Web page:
"Deadly Class: Volume 1 – Reagan Youth" Trade Paperback Review
Written by James Ferguson
Published by Image Comics
Originally published as Deadly Class #1 - #6
Written by Rick Remender
Illustrated by Wesley Craig and Lee Loughridge
2014, 160 Pages
Trade Paperback released on July 16th, 2014
You know how Harry Potter has a really crappy life until he finds out he's a wizard and goes off to a fancy school to learn all kinds of magical stuff? Well, what if instead of Hogwarts to study under Dumbledore he went to a school of assassins run by Ra's al Ghul in 1987 San Francisco? That's the quickest way to describe Deadly Class and it doesn't nearly do the comic justice.
Marcus was living on the streets after his orphanage burned down (which he may or may not have caused). Some old guy stole his shoes and the cops are after him. When he is at his lowest, a group of teenagers pick him up and bring him to Kings Dominion School of the Deadly Arts. Master Lin, the wise old Asian teacher, sees potential in the young man. Marcus doesn't quite fit in and he comes to the school with a bit of a rep with the orphanage fire. Everyone sort of hates him. Basically, it's just like being a regular teenager, except his classes include hand-to-hand combat and AP Black Arts instead of your basic algebra and English.
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Writer Rick Remender captures that feeling of loneliness that all kids go through during high school. That feeling of not fitting in or being accepted. He carves up the student body into somewhat stereotypical cliques not unlike what you'd see in a prison show, but with the assassin spin to it. You've got the Preps, the Dixie Mob, Soto Vatos, Jersey Kings, F.W.O. (Final World Order), Kuroki Syndicate, and the Freaks. Guess which group Marcus gravitates toward. He's an outcast and he only feels comfortable with fellow outcasts. The group that brought him in to the school is a composite of almost all the cliques, so there's a wide array of personalities and perspectives involved.
Although they brought Marcus into Kings Dominion, they don't necessarily like him. This first arc, entitled Reagan Youth, serves as the origin story for this Breakfast Club. They bond over shared experiences, such as killing a homeless man, taking acid on a trip to Las Vegas, and killing one of their fathers. You know, the basic things that kids get into.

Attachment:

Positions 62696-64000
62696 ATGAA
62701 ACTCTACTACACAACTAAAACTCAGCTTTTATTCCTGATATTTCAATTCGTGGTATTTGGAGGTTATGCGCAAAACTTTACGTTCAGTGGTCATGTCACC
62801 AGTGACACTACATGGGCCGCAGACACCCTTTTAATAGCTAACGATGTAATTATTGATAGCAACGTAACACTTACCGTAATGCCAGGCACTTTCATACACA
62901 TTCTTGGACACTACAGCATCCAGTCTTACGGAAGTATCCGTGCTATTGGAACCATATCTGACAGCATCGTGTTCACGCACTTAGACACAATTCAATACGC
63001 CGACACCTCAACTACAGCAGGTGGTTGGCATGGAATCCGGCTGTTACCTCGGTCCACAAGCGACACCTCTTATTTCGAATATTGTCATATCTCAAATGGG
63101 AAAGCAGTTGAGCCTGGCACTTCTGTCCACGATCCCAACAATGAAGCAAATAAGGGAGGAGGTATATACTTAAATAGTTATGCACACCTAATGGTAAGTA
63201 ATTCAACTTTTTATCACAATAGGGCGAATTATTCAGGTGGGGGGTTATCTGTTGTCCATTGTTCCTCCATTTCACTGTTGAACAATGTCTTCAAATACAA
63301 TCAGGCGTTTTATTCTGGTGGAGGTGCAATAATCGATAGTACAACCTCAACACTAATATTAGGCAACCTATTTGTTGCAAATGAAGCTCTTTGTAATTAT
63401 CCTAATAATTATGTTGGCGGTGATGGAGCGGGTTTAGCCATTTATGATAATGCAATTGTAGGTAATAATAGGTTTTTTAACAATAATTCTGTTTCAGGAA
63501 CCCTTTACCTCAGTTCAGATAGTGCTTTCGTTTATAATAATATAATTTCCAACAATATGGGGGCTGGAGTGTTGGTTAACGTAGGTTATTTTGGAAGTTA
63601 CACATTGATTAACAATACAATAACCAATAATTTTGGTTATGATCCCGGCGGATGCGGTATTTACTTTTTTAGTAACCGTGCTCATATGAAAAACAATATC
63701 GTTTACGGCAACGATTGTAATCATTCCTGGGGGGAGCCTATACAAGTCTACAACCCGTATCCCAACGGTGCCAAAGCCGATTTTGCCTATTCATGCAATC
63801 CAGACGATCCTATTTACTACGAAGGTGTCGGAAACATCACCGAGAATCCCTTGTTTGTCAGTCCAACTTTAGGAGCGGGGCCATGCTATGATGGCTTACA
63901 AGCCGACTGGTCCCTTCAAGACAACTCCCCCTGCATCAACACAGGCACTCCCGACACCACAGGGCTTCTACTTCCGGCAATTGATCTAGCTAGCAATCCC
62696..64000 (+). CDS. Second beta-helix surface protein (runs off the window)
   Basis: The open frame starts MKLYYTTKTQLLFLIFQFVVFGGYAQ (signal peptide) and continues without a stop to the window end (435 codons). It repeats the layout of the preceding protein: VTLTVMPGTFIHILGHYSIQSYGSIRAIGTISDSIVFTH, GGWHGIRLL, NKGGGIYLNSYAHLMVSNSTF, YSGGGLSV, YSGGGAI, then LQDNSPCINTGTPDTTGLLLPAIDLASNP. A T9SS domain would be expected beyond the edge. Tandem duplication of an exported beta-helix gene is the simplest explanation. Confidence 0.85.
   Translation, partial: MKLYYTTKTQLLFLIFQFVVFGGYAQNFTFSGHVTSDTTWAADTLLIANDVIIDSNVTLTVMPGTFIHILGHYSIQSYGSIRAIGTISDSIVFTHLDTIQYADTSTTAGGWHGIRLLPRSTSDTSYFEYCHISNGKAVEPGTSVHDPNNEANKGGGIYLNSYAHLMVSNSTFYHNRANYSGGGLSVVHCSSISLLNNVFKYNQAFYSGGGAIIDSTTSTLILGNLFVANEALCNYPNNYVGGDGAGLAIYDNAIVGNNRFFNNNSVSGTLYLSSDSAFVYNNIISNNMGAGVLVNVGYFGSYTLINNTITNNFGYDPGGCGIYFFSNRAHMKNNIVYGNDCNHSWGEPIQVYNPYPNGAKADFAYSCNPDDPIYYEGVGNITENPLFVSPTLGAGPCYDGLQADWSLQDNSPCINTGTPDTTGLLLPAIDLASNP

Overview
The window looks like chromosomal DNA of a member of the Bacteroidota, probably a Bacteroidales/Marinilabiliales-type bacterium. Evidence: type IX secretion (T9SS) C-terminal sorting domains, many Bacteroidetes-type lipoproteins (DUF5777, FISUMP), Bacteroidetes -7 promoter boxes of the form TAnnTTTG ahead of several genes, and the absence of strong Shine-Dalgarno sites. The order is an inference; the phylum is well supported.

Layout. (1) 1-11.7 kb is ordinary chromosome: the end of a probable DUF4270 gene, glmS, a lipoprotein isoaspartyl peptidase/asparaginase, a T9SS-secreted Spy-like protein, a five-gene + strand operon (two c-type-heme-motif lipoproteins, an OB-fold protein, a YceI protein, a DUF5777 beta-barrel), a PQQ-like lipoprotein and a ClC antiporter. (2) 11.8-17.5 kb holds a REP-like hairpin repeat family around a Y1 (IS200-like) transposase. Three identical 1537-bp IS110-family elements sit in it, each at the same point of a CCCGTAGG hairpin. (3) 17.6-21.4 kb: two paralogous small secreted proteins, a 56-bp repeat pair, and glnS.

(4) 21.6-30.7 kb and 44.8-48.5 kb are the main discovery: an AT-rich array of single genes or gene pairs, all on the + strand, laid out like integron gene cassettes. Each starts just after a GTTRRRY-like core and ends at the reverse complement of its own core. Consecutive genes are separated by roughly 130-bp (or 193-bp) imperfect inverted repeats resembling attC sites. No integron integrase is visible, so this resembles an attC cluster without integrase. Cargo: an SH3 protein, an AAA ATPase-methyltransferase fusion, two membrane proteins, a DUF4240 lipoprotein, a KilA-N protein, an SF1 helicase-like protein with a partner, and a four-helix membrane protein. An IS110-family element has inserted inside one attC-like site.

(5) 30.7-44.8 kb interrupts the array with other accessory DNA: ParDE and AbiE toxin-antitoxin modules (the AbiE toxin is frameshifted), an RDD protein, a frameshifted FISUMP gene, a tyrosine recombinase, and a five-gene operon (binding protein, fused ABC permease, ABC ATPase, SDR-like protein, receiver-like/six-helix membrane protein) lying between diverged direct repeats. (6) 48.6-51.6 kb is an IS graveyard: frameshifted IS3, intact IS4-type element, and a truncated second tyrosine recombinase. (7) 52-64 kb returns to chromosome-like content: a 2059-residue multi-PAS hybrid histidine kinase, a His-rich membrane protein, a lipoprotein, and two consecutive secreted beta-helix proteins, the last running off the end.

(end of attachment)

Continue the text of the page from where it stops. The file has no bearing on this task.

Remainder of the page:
The acid trip specifically is amazing. I've never taken acid, but from what I understand of it, artist Wesley Craig did a fantastic job bringing it to life. Marcus hallucinates through each panel, with people shape-shifting around him. At one point it looks like he's melting. A Mr. T slot machine talks to him. People around him change in size based on the emotion they're displaying. He has a confrontation with a security guard and Marcus shrinks in on himself with the guard's shown as this giant with a hand the size of the boy's head.
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Craig's artwork flows very nicely. It's easy to get caught up in Deadly Class until you suddenly find yourself at the end of the comic without even realizing it. Pages are often filled with several small panels that show close-ups of specific pieces of the action or inching the story forward in brief moments. When Marcus is at his lowest, he's about to jump off a bridge. On the left you see Saya, the Asian girl that leads the charge to bring Marcus to Kings Dominion. The panels are zoomed on her mouth, showing it closed at first, then slightly open, as if she's about to yell for him to stop. Meanwhile, on the other side, you see Marcus' clenched eyes, which relax slightly, as if he can feel Saya's gaze on him. These details fill every page and the comic is all the better because of it.
Marcus is the kind of character that is instantly likeable. He's had a rough life, filled with experiences that I have no firsthand knowledge of, but he suffers the same kind of social anxieties that we all face on a day-to-day basis. What do you say when you're in an elevator with some strangers? Are you supposed to say anything? He wonders that too and ends up blurting out some nonsense that we've all guilty of doing at one point or another in our lives.
Deadly Class is off to a fantastic start. This is a comic that can easily pull you in and never let go. Remender set up a lot of pieces to play with in the coming issues. I didn't even touch upon Marcus' arch-nemesis Fuckface. That's because I don't know enough about him yet, but I'm sure that will change. There are many corny puns I can throw in here tying in the school angle, like how reading this book should be your homework or missing this comic could be the death of you, but they're not worth it. Instead, just do yourself a favor and read this book.
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